In October 2014, the CTC authorized relinquishment of right of way in the county of San Diego along Route 76 between East Vista Way (~ SD R9.46) and South Mission Road (~ SD 12.438), consisting of superseded highway right of way and collateral facilities. The County, by letter dated August 1, 2014, agreed to waive the 90-day notice requirement and accept title upon relinquishment by the State.
Route 76/I-15 Interchange (SD R17.3)
In April 2012, the CTC authorized funding for the Route 76/I-15 Interchange Improvement. Near Bonsall and Fallbrook on Route 15 from 0.4 mile south to 0.8 mile north of Route 76/I-15 separation and on Route 76 from 0.5 mile west to 0.5 mile east of Route 76/I-15 separation. Modify interchange and widen bridge over I-5 to six lanes. This funding is contingent on the passage of the 2012 budget act.
Expansion East of I-15
There is also work to expand the route east of I-15. In April 2008, blasting commenced related to improvements to Route 76 east of I-15 to straighten and widen Route 76 to 4 lanes with a center turn lane for about 2 miles (~ SD R17.474 to SD R19.474). Later work will continue over to Valley Center Road that will make Route 76 two lanes with a center turn lane and full shoulders (to SD 32.841). The work is funded by impact fees assesed as part of expansions of 2 casinos, a quarry and a landfill to be built nearby.
A short, privately funded improvement is nearly complete on Route 76, for about 2 miles east of I-15 towards Pala. The new road is a striped 4 lane with left turn pockets where needed using modern geometry, there will be freeway style lighting at the intersections that have yet to be activated. Route 76 was a very narrow 2 lane road, that has had explosive traffic growth due to four major Indian casinos within 7 to 15 miles east of the interstate, three of which now have 10-15 floor hotel towers as part of the resorts. This project was totally funded by a soon to open quarry and the two casinos closest to the interstate, it eliminates some 90° bends that occur immediately east or the interstate. This project was a phase one, the next phase will extend the work to east of Couser Canyon road and will elimanate a sharp curve there by building the raod on a sweeping new alignment. Both phases were designed by Caltrans.
In April 2012, the CTC authorized vacation of right of way (prescriptive easement) in the county of San Diego along Route 76 between Pankey Road (~ 076 SD 17.866) and 0.8 mile easterly thereof. In September 2009, a portion of Route 76 was realigned by a private developer as part of the Palomar Aggregates Quarry. The quarry developer was required to improve this portion of the two lane conventional highway per developer agreement. As a result of that realignment a segment of the old road was superseded and is no longer needed for State highway purposes.
Valley Center Roundabout (~ 076 SD 32.869)
In July 2016, it was reported that the intersection of
Valley Center Road and Route 76 near Rincon will get be converted into a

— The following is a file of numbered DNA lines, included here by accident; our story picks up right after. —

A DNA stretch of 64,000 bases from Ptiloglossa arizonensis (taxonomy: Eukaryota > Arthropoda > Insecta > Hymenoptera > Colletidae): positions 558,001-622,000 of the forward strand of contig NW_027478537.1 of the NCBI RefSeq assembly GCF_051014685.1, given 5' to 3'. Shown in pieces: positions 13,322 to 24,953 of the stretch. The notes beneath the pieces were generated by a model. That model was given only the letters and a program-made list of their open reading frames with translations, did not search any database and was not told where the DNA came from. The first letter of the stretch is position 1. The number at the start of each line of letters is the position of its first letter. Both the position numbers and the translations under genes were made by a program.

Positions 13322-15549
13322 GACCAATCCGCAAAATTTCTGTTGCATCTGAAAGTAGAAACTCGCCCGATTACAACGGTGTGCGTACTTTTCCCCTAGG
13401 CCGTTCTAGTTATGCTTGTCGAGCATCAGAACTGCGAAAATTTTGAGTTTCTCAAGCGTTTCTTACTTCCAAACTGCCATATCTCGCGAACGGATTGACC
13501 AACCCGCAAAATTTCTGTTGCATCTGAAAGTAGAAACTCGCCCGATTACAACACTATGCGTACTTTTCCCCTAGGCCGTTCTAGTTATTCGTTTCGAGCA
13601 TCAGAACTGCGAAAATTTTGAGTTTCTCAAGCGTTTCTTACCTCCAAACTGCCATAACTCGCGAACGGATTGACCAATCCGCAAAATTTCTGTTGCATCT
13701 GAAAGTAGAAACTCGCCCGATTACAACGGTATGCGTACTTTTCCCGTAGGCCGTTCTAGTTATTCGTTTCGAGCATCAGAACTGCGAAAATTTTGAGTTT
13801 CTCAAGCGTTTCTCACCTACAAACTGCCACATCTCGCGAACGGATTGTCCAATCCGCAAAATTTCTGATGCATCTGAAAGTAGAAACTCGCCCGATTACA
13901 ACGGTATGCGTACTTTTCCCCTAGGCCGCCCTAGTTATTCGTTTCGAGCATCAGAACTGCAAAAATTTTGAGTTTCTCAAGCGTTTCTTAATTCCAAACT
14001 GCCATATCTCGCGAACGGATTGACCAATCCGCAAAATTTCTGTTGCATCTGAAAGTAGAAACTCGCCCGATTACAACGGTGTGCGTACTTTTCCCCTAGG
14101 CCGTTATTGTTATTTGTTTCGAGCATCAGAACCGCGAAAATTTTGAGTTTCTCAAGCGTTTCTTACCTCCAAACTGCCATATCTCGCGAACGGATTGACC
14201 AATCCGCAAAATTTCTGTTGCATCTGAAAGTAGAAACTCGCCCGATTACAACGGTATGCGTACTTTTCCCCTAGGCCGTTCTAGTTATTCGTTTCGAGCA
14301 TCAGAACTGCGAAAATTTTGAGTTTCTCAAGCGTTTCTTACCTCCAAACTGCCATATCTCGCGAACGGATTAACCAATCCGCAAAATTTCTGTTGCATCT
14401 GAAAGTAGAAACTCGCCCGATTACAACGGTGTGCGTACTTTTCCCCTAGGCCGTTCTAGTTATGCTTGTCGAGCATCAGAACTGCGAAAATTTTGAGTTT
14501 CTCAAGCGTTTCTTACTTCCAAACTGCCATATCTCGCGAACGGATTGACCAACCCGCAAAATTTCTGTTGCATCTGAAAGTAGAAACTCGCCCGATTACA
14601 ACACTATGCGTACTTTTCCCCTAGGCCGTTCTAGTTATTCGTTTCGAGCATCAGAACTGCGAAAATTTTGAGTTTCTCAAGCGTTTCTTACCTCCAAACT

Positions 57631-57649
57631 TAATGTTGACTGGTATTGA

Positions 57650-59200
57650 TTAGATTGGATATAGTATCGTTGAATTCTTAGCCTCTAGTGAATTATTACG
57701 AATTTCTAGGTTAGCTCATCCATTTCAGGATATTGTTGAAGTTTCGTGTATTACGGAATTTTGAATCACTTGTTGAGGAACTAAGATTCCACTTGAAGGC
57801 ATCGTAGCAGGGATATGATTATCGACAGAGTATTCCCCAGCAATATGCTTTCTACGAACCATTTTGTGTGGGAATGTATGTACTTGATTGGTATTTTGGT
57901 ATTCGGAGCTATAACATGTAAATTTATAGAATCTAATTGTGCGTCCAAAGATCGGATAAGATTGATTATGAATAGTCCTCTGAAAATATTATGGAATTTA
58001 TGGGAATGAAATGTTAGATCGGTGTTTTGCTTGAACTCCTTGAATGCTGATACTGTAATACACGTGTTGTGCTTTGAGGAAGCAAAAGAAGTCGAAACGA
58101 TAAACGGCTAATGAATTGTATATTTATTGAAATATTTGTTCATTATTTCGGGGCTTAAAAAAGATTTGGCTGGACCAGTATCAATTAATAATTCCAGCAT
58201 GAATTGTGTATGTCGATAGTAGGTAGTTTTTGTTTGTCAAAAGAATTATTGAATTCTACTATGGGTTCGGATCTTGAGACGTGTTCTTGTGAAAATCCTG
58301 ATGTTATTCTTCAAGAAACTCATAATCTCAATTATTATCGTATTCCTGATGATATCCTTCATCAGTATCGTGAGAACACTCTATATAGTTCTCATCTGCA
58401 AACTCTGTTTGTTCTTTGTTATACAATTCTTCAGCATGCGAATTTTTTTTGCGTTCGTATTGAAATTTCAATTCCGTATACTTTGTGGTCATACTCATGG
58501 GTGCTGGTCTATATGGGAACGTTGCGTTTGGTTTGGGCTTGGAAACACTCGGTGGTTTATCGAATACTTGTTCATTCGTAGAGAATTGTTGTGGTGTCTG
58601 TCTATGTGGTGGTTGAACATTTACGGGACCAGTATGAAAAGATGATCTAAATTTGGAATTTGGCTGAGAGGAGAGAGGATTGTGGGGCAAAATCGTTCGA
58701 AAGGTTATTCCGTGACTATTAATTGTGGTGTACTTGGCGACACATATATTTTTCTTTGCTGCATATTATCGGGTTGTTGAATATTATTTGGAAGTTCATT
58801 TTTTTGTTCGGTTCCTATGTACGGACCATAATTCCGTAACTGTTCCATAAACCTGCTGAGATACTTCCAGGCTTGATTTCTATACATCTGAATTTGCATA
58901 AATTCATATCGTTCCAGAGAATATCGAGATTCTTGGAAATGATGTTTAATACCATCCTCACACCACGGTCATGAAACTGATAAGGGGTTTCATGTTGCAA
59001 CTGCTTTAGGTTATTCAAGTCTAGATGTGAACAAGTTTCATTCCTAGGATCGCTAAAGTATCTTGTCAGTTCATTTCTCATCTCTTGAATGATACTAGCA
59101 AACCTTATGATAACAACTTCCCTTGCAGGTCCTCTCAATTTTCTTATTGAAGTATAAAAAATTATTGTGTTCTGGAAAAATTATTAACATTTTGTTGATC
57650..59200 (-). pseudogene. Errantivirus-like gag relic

roundabout in 2017. The total cost of the project will be $17.5 million,
which includes approximately $9 million in construction capital and $3.5
million in right-of-way capital. The goal of the project is to reduce the
number and severity of accidents at the intersection and realign the
curves just east of the intersection. Design of the preferred alternative
is tentatively scheduled for completion in 2016, with construction to be
done in 2017. Some locals are unsure if the accident rate at the
intersection justifies the roundabout, feeling that Caltrans is on a quest
to install roundabouts.
(Source: Valley Roadrunner, 6/30/2016)
In August 2016, it was reported that the CTC approved for future consideration of funding a project on Route 76 (11-SD-76, PM 32.6/33.3) in San Diego County that will construct a roundabout, curve realignment, and other improvements at and near the intersection of Route 76 and Valley Center Road (SD County Sign Route S4). The project is programmed in the 2014 State Highway Operation and Protection Program. The total programmed amount is $18,058,000 for capital and support. Construction is estimated to begin in Fiscal Year 2016-17. The scope, as described for the preferred alternative, is consistent with the project scope programmed by the Commission in the 2014 State Highway Operation and Protection Program.
In January 2018, it was reported that construction of a
roundabout at the intersection of Route 76 and Valley Center Road is on
schedule. Designed to curb serious accidents at the dangerous
intersection, the roundabout and associated road realignment are expected
to be completed by July 2018. The estimated $15.5 million project will
significantly slow traffic at the intersection, which for decades has been
controlled by a single stop sign at Valley Center Road. The intersection
is known as the "stage coach stop" and it has been the site of numerous
fatal and other accidents over the decades.
(Source: San Diego U-T, 1/17/2018)
The portion of Route 76 between the North Coast Highway and Douglas Drive in
the City of Oceanside (~ SD 0.00 to SD R3.762) is named the "Oceanside
Police Officer Tony Zeppetella Memorial Highway". It was named in
memory of Oceanside Police Officer Tony Zeppetella, who was shot and
killed in the line of duty on June 13, 2003, during the course of a
traffic stop. Tony Zeppetella was born on October 2, 1975, in Whittier,
California. He was raised in Paso Robles, California where he attended and
graduated from Paso Robles High School. Prior to beginning his career with